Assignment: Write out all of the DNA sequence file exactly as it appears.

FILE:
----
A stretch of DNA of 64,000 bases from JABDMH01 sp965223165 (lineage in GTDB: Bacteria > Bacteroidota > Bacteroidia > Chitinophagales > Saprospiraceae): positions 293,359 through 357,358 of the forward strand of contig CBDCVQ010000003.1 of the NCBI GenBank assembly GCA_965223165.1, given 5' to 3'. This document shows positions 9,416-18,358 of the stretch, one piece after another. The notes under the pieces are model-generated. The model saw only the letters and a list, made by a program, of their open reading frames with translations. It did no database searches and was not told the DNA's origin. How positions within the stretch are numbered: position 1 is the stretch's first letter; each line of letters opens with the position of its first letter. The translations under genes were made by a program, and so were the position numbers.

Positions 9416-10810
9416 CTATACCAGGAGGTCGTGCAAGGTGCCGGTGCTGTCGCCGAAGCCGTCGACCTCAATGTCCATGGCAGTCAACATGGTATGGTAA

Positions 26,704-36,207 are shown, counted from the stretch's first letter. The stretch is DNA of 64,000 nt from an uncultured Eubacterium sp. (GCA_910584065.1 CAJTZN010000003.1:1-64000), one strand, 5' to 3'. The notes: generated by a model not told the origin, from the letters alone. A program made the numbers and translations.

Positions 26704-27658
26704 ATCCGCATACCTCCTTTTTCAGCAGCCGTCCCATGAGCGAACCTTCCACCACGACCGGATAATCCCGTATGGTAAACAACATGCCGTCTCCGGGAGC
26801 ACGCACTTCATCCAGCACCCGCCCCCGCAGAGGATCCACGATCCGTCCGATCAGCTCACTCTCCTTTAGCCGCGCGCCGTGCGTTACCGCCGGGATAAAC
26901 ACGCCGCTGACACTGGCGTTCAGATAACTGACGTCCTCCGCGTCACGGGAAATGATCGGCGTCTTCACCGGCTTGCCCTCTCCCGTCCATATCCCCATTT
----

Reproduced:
A stretch of DNA of 64,000 bases from JABDMH01 sp965223165 (lineage in GTDB: Bacteria > Bacteroidota > Bacteroidia > Chitinophagales > Saprospiraceae): positions 293,359 through 357,358 of the forward strand of contig CBDCVQ010000003.1 of the NCBI GenBank assembly GCA_965223165.1, given 5' to 3'. This document shows positions 9,416-18,358 of the stretch, one piece after another. The notes under the pieces are model-generated. The model saw only the letters and a list, made by a program, of their open reading frames with translations. It did no database searches and was not told the DNA's origin. How positions within the stretch are numbered: position 1 is the stretch's first letter; each line of letters opens with the position of its first letter. The translations under genes were made by a program, and so were the position numbers.

Positions 9416-10810
9416 CTATACCAGGAGGTCGTGCAAGGTGCCGGTGCTGTCGCCGAAGCCGTCGACCTCAATGTCCATGGCAGTCAACATGGTATGGTAA

Positions 26,704-36,207 are shown, counted from the stretch's first letter. The stretch is DNA of 64,000 nt from an uncultured Eubacterium sp. (GCA_910584065.1 CAJTZN010000003.1:1-64000), one strand, 5' to 3'. The notes: generated by a model not told the origin, from the letters alone. A program made the numbers and translations.

Positions 26704-27658
26704 ATCCGCATACCTCCTTTTTCAGCAGCCGTCCCATGAGCGAACCTTCCACCACGACCGGATAATCCCGTATGGTAAACAACATGCCGTCTCCGGGAGC
26801 ACGCACTTCATCCAGCACCCGCCCCCGCAGAGGATCCACGATCCGTCCGATCAGCTCACTCTCCTTTAGCCGCGCGCCGTGCGTTACCGCCGGGATAAAC
26901 ACGCCGCTGACACTGGCGTTCAGATAACTGACGTCCTCCGCGTCACGGGAAATGATCGGCGTCTTCACCGGCTTGCCCTCTCCCGTCCATATCCCCATTT